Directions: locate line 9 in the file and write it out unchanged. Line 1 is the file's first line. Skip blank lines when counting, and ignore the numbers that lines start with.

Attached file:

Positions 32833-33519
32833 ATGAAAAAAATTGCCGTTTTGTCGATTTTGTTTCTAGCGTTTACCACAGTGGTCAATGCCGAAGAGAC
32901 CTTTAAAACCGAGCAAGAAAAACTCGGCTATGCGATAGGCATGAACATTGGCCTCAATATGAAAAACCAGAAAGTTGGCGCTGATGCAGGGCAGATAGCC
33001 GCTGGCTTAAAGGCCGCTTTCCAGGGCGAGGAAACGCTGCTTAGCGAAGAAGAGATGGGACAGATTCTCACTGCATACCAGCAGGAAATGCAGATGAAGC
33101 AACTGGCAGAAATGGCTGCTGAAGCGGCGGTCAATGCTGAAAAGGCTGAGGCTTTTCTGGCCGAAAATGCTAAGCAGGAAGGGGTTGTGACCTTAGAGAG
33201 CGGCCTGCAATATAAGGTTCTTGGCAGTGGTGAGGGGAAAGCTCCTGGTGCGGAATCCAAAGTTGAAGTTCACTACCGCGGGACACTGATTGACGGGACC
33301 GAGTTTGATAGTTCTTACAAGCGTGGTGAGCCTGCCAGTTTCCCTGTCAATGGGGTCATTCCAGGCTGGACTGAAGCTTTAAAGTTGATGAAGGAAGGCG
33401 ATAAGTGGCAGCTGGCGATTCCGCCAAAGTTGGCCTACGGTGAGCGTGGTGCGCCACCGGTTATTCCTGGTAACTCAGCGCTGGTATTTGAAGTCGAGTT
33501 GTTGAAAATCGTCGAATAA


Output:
33501 GTTGAAAATCGTCGAATAA